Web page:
Walker, D.H.T. (2015), "Editorial", International Journal of Managing Projects in Business, Vol. 8 No. 2. https://doi.org/10.1108/IJMPB-02-2015-0011Download as .RIS
Emerald Group Publishing Limited
Article Type: Editorial From: International Journal of Managing Projects in Business, Volume 8, Issue 2
This issue contains papers from around the globe providing results of research into project management issues from the perspective of a particular industry and geographic location, but with implications and learning transferable to the global PM community. Of the ten papers, seven are regular papers, one is a Research Note another a Thesis Research Note and this edition is completed by the inclusion of one book review.
The first paper provides insights into an interesting industry sector where there is a dearth of literature about how PM is enacted in practice. Alternative energy installations will form an increasingly large number of projects around the world as developed and developing countries seek ways of minimising carbon emissions. This inevitably creates a new area of specialisation for construction companies and sub-contractors and establishing good working relationships will support sustainable development. The paper's title: "Key drivers for informal project coordination among sub-contractors: a case study of the offshore wind energy", indicates that this is both a specialised area in relation to alternative energy options and location - offshore. The authors, Annabeth Aagaard, Pernille Eskerod and Erik Madsen from Denmark, report that they found that, similar to projects in general, despite good planning offshore wind energy projects need continuous coordination among the participants concerning scope of work, pace and timing if they are to be accomplished without delays. Research shows that informal coordination of residual and unforeseen interdependencies enhances time saving and facilitates better understandings. However, many sub-contractors choose not to coordinate informally. The purpose of this paper is to identify drivers that enhance or inhibits informal coordination in projects. In total, 15 SME sub-contractors within the offshore wind power energy sector were involved in co-creation of findings through eight network meetings together with individual interviews. This resulted in the identification of six drivers which enhance informal coordination and three drivers which inhibit informal coordination among sub-contractors in projects. This is an important paper as it provides insights into the lived reality of PM in complicated and complex working conditions within a growing area, but with findings relevant to project management in general.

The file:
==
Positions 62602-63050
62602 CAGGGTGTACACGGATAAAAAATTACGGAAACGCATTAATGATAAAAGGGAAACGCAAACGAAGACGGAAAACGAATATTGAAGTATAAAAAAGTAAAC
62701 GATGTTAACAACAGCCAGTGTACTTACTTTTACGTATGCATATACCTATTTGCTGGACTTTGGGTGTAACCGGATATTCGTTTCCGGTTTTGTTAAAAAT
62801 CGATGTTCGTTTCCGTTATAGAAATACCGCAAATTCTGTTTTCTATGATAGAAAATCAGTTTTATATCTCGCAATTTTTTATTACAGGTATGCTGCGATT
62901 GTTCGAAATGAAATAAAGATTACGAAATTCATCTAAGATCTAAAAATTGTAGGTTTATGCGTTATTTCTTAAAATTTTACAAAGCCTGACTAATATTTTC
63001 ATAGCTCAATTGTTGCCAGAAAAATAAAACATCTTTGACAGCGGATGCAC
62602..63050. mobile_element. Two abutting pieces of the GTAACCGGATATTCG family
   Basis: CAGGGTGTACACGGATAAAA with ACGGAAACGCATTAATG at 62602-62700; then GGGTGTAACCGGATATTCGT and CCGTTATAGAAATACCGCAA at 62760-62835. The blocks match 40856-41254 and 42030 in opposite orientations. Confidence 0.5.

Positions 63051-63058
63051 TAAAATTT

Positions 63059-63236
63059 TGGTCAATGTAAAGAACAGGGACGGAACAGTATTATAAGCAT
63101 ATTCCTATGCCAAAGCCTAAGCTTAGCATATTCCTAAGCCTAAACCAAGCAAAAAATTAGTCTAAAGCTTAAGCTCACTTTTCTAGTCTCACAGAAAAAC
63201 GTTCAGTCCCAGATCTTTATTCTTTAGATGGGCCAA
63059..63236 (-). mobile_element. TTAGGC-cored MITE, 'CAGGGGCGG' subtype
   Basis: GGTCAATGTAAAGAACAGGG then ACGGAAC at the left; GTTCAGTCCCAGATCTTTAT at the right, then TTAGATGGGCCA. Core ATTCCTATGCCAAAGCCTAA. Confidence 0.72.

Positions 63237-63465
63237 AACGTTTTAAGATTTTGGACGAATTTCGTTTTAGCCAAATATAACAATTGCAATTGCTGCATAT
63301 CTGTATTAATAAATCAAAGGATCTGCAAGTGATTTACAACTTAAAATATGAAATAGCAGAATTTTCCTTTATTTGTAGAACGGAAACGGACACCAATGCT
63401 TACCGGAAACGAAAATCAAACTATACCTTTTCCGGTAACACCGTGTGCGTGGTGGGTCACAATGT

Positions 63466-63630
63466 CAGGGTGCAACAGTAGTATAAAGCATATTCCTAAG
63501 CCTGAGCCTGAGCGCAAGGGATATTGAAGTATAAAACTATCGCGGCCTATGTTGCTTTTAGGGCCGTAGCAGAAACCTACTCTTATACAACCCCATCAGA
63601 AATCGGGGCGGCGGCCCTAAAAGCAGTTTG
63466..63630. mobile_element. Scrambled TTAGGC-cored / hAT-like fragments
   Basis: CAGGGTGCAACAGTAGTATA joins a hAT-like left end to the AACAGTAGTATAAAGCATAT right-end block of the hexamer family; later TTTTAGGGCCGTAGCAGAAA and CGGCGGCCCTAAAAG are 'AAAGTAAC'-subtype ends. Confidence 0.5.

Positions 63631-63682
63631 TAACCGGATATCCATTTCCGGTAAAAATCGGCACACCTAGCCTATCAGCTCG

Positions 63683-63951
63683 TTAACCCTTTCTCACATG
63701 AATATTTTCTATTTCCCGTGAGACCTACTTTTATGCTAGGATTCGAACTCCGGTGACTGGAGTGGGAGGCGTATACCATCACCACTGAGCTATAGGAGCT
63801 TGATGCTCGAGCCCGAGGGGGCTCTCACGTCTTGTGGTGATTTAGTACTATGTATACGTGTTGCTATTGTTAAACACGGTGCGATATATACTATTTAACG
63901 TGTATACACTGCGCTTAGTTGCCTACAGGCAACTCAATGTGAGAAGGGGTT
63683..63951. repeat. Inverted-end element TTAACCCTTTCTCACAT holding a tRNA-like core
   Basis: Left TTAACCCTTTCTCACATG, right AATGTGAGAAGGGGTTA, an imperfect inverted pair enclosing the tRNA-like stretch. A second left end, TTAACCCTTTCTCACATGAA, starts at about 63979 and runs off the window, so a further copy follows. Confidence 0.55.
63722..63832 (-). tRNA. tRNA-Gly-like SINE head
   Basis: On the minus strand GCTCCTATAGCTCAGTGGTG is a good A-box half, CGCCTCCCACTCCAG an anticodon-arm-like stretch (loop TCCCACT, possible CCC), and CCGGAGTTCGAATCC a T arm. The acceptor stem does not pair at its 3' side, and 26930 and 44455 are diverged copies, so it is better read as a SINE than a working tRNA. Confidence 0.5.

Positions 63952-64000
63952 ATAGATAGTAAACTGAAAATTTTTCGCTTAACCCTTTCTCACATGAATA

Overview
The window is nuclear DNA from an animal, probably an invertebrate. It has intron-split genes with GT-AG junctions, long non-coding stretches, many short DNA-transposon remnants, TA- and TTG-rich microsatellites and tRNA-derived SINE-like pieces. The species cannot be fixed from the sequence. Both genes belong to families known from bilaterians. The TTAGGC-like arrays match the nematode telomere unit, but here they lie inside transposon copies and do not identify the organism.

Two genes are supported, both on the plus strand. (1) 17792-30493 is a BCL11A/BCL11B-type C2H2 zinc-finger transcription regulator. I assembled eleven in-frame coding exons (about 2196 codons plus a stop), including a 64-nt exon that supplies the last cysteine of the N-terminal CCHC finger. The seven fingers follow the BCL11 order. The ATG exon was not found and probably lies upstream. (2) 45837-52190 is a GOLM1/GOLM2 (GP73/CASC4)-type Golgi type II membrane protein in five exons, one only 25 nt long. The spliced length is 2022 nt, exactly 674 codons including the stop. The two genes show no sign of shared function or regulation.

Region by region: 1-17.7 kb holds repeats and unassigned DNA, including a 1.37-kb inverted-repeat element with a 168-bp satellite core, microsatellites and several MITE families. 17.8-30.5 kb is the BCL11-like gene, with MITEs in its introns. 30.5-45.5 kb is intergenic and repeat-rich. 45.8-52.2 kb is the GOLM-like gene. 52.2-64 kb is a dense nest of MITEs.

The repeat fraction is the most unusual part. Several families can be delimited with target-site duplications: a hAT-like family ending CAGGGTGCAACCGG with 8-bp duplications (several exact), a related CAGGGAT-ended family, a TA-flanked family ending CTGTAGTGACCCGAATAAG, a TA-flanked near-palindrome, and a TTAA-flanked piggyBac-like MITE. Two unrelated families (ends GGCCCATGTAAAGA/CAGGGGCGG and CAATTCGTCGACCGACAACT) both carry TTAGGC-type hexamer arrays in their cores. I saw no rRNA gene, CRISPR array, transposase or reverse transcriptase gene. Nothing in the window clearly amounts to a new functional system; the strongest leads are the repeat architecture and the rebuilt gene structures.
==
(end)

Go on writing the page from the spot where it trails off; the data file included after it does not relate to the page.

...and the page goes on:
Projects in developing countries can present sometimes unexpected and new issues. Samuel Famiyeh, Ebenezer Adaku, Laud Kissi-Mensah and Charles Amoatey from Ghana, Africa, discuss in their paper "Risk management for a tailings re-mining project in Ghana". This brings us PM insights from an interesting industry sector and part of the world. The mining sector usually is linked with high environmental, social and economic risks. Hence, the process of systematic risk management applied to a single case study of a tailings re-mining project in Ghana holds the potential for invaluable insights on risk management in the mining sector in general. Mining organisation experts in Ghana from within the case study project were asked to identify project risks and invited to make subjective assessments of the probability of occurrence and consequences for each of 15 identified risks. From this assessment, a risk severity matrix was developed. The findings show that the most severe risks for a tailings re-mining project include spillage caused by leakage from pipes; vandalism by illegal mining operators; late deliveries of mining materials; the effect of rainfall; and failure to gain project approval from the country's Environmental Protection Agency. Risk treatment options are suggested for these risks.